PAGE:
Final Fantasy IV: The Complete Collection Hands-on Review
These are happy times for Final Fantasy fans who own a PSP. Besides the already vast catalog with gems like Crisis Core, Final Fantasy Anniversary editions, Dissidia titles, and the upcoming Final Fantasy Type-0, now one of the big classics arrived to Sony’s handheld.
The ‘big classic’ we’re speaking of is Final Fantasy IV, one of the most acclaimed games of the saga together with Final Fantasy VI and VII. You might be wondering if it was really necessary to re-release this game, after having been out for SNES, PSOne, Gameboy Advance, Nintendo DS, Wii, and who know what else we might be forgetting. Well, it depends on you, really, and what you are looking for, but some features make this the best Final Fantasy IV version released up to this date.
The game, after flirting with 3d (but not really) in the Nintendo DS, went back to 2D but received a complete remaster in HD which works beautifully. Forget about the tall building and disproportionate scenarios of the early versions, this looks way more like Final Fantasy I&II for the PSP. In the process, the voice acting from the DS version was lost, but it’s a fair trade-off, considering how awkward it’d be to have 2D sprites talking. What remains, though, is the beautiful cut scenes that opened and closed the game, now expanded to widescreen and HD. And just like Final Fantasy I&II (based on their GBA counterpart but with better graphics), this version also includes the extras from the Advance releases. That’s right, you can visit the Cave of Trials and Lunar Ruins if you’re up for a challenge, as well as check the full bestiary and enjoy the music of the game on its own. Also, guess what? As opposed to the Gameboy Advance release, the control is not broken, and doesn’t lag. Yes, the game now works like it’s intended. Finally!
But this is called “Complete Collection” for a reason. Final Fantasy IV is not the only thing the player gets: this package includes the continuation “Final Fantasy IV: The After Years”, which had been released in Japan for cellphones and worldwide for Wii, marking this its first release for a Sony console. This version includes all of the same extras as FFIV (bestiary, music, gallery), a new superboss not included in any previous versions and some fixes in the difficulty, particularly in the very last dungeon. Now its a fair challenge, and if you get slaughtered in battle, it will be because of poor playing, and not broken and unfair mechanics nor ridiculous difficulty.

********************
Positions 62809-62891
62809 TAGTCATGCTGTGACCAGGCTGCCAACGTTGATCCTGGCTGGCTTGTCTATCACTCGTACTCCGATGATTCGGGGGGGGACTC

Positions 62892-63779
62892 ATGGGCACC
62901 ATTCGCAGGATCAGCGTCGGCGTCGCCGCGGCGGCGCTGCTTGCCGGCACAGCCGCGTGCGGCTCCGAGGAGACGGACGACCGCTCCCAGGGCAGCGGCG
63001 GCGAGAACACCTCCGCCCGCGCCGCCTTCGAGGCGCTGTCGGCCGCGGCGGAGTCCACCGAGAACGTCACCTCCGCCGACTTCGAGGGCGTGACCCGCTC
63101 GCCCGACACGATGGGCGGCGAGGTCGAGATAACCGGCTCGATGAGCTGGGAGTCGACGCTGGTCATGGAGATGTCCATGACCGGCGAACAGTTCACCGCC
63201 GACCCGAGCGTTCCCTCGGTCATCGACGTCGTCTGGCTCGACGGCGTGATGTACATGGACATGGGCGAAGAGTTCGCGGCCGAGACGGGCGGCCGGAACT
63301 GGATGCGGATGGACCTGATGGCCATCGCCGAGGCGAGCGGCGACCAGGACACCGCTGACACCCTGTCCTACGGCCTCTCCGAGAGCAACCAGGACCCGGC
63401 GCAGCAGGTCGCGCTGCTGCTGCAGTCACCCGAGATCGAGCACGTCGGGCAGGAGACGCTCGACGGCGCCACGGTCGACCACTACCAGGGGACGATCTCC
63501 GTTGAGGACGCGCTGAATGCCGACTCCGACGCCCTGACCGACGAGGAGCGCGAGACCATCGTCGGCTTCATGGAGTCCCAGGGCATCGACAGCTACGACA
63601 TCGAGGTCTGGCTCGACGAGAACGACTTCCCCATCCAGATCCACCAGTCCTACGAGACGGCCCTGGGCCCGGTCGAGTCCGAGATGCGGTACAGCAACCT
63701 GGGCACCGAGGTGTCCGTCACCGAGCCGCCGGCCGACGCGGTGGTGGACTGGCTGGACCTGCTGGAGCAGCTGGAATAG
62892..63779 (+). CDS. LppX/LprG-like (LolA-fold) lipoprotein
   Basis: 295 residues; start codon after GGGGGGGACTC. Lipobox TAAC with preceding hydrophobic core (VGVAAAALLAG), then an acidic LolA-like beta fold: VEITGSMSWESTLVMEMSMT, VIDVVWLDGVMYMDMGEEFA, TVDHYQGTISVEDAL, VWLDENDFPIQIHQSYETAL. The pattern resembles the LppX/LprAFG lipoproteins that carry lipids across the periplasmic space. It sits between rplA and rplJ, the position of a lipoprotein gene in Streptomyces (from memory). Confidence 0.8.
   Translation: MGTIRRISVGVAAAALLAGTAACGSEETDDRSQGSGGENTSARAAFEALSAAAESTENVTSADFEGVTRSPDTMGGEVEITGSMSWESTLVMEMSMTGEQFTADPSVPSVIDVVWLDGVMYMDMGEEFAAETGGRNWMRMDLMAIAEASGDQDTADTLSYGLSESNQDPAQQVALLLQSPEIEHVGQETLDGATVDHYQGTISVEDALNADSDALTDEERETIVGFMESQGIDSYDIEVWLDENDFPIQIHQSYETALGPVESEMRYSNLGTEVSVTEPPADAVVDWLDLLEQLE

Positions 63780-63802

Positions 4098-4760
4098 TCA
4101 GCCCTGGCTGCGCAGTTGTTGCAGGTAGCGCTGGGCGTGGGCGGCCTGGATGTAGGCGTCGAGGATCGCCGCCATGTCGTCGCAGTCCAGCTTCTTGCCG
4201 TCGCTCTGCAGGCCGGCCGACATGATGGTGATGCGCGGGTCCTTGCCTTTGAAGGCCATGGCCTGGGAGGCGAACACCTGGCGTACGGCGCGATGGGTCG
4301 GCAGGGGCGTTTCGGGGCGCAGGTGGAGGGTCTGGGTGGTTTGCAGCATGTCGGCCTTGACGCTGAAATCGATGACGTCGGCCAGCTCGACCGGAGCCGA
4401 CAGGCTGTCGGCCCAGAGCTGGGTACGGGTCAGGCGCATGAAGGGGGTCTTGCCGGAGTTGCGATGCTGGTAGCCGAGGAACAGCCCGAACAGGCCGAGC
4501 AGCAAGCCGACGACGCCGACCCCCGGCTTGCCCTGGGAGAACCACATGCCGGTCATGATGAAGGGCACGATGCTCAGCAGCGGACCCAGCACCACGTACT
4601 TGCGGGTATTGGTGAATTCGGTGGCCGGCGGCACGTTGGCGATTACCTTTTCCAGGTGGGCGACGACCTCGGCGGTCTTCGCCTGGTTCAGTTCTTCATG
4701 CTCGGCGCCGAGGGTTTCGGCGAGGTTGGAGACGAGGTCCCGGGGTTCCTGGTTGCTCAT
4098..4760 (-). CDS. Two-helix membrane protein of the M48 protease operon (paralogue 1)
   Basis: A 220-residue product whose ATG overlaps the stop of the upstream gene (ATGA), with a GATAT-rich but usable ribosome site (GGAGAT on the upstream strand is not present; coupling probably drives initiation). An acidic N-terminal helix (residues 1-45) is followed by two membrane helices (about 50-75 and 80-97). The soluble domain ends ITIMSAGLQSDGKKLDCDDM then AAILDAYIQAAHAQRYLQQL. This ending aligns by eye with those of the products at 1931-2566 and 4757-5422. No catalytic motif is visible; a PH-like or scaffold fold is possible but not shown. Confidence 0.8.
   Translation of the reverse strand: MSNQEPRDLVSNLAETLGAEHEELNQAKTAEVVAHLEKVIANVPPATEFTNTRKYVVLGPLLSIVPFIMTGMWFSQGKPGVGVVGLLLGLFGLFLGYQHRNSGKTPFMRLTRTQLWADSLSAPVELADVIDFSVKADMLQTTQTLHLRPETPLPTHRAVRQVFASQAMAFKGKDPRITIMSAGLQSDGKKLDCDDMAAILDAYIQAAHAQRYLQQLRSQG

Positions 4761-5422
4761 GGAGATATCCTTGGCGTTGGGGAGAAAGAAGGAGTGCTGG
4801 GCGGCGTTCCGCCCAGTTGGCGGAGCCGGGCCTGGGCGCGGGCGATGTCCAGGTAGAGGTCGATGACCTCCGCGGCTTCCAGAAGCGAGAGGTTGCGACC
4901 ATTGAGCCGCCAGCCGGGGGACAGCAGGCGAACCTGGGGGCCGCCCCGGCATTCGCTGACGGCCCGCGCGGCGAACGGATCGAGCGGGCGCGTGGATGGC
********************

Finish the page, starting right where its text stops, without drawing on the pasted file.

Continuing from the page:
This sequel is not only a cheap cash-in. It’s an entirely new game on its own, with its own storyline, new characters and mechanics. The After Years combines the play style of Final Fantasy IV with the ‘techs’ from Chrono Trigger. That means, you can combine the characters’ abilities in order to do more powerful attacks. For example, if Kain and Rosa combine White Magic and Jump, Kain will do a special jump that also casts holy. Techs can mix up to 5 characters at the same time, meaning, your whole party can collaborate in a single attack. Nice.
Also, exclusive to this version, is an entirely new episode entitled “interlude”, which takes place between FF4 and TAY. Square Enix had mentioned that this episode would take around 15 hours to finish, but that’s hardly true, as the interlude is pretty short, and probably won’t take most players more than 5-6 hours. In this new, exclusive episode, the player will gain control of Cecil and most of the original party, with the same mechanics as FF4 (that means there are no ‘bands’ in this scenario).
All in all, this is a very complete package, including pretty much every extra of every version, except voice acting and the exclusive content of the NDS. If you didn’t already like FF4, this edition will probably not change your mind, but if you have been a fan all along, or are yet to discover the huge, engrossing tale of Cecil and friends, this is the definitive version of the adventure, the complete package that this classic really deserves.